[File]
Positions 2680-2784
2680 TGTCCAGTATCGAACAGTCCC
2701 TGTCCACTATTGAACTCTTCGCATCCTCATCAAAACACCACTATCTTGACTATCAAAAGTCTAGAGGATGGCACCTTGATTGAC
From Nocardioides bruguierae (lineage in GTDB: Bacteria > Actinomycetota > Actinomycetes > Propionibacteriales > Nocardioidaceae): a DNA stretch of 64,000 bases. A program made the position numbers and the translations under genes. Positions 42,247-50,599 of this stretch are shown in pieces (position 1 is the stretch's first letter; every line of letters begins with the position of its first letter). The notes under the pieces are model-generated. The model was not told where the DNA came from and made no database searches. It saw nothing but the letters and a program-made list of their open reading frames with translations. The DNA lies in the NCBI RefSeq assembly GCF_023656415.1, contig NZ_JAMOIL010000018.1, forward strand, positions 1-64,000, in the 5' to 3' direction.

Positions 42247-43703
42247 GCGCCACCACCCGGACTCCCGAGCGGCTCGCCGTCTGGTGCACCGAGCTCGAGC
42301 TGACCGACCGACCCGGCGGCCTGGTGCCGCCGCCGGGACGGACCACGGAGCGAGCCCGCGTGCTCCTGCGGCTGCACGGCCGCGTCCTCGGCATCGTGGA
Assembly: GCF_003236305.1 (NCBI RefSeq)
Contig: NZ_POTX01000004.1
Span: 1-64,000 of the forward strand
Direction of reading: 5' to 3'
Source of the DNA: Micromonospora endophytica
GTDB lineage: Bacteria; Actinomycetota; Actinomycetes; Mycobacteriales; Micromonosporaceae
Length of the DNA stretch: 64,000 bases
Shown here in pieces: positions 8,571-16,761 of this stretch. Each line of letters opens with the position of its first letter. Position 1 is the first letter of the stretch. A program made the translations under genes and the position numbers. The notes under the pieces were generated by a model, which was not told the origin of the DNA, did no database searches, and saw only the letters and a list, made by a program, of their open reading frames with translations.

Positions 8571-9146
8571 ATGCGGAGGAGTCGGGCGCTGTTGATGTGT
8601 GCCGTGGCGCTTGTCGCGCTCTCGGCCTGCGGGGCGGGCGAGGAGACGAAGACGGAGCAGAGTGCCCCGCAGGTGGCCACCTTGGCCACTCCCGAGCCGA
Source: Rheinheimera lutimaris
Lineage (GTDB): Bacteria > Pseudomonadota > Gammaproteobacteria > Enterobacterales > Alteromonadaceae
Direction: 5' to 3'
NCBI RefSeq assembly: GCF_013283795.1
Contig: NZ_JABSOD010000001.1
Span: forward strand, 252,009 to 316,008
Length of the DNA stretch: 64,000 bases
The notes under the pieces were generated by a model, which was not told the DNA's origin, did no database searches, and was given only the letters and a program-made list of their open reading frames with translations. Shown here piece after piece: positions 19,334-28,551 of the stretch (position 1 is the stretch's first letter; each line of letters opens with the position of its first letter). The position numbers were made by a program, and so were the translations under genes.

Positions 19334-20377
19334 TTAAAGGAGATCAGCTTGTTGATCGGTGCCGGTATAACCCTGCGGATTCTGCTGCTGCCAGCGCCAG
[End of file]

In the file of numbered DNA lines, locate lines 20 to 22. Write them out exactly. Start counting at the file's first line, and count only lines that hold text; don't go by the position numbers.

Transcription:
Lineage (GTDB): Bacteria > Pseudomonadota > Gammaproteobacteria > Enterobacterales > Alteromonadaceae
Direction: 5' to 3'
NCBI RefSeq assembly: GCF_013283795.1